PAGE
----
Fuel economy: Why your car's gauge is probably wrong

Fuel economy readings on your dashboard are about five percent too optimistic, according to a recent report. Here's how to get the right number.

Toby Talbot/AP
A customer fills up at a gas pump on Friday, Sept. 27, 2013 in Montpelier, Vt. Dashboard fuel efficiency ratings may be a bit misleading, according to a recent report.

Your car's fuel economy gauge may be lying to you.

Well, exaggerating at least.

A recent article in the Detroit News says dashboard mpg readouts are about 5 percent too optimistic.

Some are worse than others, though: Edmunds tested a 2010 Ford Escape Hybrid and found its readout to be 19 percent overstated.

A 2009 Volkswagen Jetta TDI diesel was 15 percent too optimistic -- possibly explaining why many owners say their diesel Jettas overachieved on EPA fuel-efficiency ratings.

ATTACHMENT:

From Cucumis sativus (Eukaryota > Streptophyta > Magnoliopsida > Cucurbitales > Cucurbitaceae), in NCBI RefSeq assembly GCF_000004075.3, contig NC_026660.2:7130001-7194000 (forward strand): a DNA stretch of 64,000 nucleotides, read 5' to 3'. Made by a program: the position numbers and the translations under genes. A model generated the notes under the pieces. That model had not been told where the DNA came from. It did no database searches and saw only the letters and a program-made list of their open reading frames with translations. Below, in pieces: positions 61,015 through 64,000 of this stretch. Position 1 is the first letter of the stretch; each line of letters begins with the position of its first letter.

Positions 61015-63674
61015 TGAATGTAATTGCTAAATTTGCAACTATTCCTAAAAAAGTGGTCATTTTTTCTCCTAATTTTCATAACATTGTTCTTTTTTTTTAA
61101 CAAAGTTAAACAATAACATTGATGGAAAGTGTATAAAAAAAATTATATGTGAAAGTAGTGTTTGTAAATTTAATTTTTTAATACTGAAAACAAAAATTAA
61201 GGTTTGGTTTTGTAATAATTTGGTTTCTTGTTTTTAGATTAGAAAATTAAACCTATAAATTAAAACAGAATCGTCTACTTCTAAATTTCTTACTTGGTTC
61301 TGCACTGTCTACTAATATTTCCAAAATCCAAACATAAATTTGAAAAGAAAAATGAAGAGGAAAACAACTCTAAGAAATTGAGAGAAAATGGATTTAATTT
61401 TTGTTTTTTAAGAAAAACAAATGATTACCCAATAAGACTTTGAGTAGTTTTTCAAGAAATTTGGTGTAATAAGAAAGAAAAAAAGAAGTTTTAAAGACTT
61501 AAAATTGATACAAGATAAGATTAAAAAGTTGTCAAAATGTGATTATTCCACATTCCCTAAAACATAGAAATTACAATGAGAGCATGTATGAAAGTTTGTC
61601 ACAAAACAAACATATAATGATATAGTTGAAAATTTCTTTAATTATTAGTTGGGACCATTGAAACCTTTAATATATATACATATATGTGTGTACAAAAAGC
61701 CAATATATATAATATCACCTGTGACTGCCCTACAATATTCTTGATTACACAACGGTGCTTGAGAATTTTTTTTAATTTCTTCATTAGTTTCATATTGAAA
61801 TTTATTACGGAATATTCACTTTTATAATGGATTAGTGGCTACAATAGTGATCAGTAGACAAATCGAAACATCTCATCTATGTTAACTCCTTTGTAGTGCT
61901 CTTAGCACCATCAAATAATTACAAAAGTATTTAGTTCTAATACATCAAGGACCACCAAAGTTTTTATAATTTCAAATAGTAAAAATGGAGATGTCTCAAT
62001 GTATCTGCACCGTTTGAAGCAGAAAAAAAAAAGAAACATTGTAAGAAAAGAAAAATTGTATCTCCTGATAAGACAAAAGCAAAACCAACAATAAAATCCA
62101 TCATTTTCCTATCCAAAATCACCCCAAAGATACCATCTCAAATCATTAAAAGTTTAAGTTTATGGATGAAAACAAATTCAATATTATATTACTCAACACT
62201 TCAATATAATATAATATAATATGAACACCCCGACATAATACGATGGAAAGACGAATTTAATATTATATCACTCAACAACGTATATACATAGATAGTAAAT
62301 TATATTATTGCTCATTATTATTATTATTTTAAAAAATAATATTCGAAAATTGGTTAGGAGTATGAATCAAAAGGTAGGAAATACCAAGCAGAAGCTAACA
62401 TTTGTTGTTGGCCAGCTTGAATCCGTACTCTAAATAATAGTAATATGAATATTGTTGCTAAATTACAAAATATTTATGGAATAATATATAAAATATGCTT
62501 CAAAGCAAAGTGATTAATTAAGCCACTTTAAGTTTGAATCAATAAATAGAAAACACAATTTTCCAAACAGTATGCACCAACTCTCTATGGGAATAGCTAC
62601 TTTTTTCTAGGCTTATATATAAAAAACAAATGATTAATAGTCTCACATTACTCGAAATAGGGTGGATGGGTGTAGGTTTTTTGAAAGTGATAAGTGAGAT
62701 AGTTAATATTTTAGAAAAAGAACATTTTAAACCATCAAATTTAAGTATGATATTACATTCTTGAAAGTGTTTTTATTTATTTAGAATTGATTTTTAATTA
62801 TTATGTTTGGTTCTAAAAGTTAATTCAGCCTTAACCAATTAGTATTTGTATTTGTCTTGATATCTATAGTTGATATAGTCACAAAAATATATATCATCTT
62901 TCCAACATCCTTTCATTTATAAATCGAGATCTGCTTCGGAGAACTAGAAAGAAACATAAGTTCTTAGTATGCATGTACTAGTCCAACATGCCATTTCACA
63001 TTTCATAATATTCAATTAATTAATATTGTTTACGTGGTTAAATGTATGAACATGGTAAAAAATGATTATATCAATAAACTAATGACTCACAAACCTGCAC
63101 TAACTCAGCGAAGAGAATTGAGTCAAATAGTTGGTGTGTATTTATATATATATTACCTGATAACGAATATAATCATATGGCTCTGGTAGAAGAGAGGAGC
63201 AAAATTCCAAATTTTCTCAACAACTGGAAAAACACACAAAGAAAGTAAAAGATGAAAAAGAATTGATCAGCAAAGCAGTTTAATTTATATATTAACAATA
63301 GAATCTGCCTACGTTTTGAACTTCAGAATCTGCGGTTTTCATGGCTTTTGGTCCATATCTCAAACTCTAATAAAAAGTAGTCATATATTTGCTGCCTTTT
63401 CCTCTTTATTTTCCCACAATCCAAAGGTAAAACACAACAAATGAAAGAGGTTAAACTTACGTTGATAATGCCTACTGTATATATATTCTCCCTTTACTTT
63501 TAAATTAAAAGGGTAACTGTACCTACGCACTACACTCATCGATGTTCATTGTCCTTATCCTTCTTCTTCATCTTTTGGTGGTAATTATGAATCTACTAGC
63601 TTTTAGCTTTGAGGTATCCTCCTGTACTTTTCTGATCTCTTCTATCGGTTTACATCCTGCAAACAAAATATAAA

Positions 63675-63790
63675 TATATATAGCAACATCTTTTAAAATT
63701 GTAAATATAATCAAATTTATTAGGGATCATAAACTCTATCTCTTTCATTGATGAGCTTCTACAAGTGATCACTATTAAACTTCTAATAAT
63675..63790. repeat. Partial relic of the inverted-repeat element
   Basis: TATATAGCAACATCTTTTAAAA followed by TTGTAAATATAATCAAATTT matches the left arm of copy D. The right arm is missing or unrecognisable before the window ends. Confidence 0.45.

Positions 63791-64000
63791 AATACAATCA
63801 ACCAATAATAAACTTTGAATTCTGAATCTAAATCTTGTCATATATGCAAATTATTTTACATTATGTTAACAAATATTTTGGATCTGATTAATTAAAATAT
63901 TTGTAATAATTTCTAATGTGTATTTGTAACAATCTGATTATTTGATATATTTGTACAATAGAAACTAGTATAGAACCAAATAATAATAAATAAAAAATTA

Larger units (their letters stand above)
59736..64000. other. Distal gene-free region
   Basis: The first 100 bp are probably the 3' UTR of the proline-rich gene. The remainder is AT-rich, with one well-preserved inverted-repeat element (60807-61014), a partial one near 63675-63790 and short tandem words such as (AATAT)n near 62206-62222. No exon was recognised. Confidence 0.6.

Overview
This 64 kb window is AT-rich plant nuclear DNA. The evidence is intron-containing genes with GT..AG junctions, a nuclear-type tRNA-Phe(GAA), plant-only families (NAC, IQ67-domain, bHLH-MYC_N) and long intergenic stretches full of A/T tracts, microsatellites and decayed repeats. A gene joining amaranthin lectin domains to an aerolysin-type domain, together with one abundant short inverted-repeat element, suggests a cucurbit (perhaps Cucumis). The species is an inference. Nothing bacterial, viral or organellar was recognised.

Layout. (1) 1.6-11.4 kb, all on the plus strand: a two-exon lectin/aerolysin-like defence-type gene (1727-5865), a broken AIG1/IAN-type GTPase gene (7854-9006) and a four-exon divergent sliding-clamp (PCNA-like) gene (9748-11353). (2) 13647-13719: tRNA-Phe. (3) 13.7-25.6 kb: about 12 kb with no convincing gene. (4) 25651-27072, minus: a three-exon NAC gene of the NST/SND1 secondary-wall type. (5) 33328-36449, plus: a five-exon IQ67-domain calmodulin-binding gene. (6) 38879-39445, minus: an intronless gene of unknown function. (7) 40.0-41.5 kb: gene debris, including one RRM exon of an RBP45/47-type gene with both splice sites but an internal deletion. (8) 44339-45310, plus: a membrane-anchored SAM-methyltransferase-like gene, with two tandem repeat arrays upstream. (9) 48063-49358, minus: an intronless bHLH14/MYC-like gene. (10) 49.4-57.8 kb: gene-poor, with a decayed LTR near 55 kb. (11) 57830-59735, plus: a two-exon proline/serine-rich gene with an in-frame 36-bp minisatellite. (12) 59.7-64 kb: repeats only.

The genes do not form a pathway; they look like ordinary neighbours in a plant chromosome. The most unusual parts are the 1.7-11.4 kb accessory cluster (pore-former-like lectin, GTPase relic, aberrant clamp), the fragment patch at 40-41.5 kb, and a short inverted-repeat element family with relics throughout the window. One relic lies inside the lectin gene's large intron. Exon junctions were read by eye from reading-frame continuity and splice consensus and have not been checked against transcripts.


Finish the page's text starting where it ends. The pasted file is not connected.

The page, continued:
Getting an accurate fuel economy reading requires more than a quick glance at the dashboard.

The best way to ascertain your car's true fuel economy is to track fuel consumption over enough miles that the tank can be drained several times.

Six or eight full tanks, at around 300 to 350 miles each, means accumulating 1,800 to 2,800 miles on the car. Being thorough takes time.

Ideally, the car being tested should be filled at the same pump each time, at the same time of day. It's also important to test it over the same mix of city, suburban, and highway driving.

If maximizing fuel economy is a top priority, consider buying the smallest car possible for your needs. It may be cheaper to rent a larger car when you need it, rather than purchasing one and spending extra money on fuel.

Once you've chosen your car, drive it gently and conservatively. Also consider combining trips or carpooling, only using your car when absolutely necessary.

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